Originally posted December 7, 2012 on Colorin Colorado by Diane Staehr Fenner
Understanding Language’s December 6 webinar, presented by George Bunch, Susan Pimentel, Aída Walqui, Lydia Stack, and Martha Castellón, showcased the first of the Stanford University initiative’s curricular units for teachers to use in their classrooms. The official launch of the exemplar provides one example of what is possible when educators collaborate to design instruction that will help ELLs access the English Language Arts CCSS.
The five-lesson middle school unit, called Persuasion Across Time and Space: Analyzing and Producing Persuasive Texts, was designed for ELLs at the intermediate level of English language development. The unit builds upon existing research as well as the strong belief that ELLs bring many strengths to the classroom. The unit exemplifies the shifts of the English Language Arts CCSS by having students build background knowledge and vocabulary, read complex texts, cite evidence, write from sources, and build their knowledge through non-fiction. Each activity included in the unit was scaffolded at three different levels to provide multiple pathways for all ELLs to access instruction aligned with the CCSS.
I was fortunate to participate in a hands-on demonstration of the unit by Aida Walqui and Lydia Stack at the Association of Latino Administrators and Supervisors (ALAS) summit in Miami in October. It was truly fascinating to take part in the demonstration, working through some of the interactive tasks the students would engage with. Even as a native English speaker (who is also a bit older than the average middle school student), I could see how the scaffolded unit would appropriately challenge – but not turn off – native speakers as well as ELLs.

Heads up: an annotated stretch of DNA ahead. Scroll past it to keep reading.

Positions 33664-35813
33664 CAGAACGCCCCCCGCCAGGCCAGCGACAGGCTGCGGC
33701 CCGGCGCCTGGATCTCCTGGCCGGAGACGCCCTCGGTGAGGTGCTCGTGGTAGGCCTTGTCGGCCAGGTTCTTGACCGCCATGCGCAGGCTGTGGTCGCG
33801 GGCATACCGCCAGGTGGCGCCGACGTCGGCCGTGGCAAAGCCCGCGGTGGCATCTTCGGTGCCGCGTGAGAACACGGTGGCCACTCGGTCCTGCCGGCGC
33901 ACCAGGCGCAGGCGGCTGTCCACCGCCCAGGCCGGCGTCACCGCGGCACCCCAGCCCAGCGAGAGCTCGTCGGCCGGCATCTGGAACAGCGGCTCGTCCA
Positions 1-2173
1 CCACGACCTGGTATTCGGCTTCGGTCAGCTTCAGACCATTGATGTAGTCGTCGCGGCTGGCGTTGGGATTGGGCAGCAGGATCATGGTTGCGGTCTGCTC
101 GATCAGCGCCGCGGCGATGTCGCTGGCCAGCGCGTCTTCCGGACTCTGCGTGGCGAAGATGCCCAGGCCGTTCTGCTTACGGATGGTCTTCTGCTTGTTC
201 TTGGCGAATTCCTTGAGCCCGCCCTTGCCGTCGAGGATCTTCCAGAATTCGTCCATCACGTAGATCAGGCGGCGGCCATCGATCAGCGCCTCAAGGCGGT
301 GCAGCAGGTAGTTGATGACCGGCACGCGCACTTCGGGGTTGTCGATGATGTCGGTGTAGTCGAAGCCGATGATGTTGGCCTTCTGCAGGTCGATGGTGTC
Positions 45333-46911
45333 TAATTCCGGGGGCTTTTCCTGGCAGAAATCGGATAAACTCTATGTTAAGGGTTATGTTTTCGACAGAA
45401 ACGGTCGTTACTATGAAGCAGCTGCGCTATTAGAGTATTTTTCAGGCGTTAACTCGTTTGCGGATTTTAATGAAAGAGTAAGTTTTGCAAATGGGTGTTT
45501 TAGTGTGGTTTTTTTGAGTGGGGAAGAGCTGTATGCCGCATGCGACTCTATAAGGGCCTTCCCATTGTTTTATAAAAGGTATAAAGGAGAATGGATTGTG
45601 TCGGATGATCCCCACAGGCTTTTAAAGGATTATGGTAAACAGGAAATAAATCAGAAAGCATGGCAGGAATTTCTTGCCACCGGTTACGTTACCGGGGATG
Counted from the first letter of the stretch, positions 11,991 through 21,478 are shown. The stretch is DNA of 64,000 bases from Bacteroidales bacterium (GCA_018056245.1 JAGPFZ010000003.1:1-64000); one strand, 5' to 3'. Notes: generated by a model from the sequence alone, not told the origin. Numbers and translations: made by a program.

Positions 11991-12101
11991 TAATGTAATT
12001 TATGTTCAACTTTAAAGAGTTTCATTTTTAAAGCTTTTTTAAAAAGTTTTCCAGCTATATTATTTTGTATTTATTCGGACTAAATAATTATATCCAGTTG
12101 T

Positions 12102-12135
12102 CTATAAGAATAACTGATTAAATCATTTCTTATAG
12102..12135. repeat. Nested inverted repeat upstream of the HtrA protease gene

In the future, Understanding Language will develop additional units for use at the elementary school level. The group does not have immediate plans to create high school units, as they believe the current middle school exemplar provides more direction for those who design instruction at the high school than for the elementary school level. Understanding Language is partnering with the Council of Great City Schools to do instructional pilot work in some school districts. They will be posting student work samples and videos from the pilot sites, and I will let you know when those resources become available. There are also opportunities for you to post comments about the unit here on the Understanding Language site.
If you happen to use this unit with your students, please also let our Colorín Colorado community know your impressions by commenting on this blog.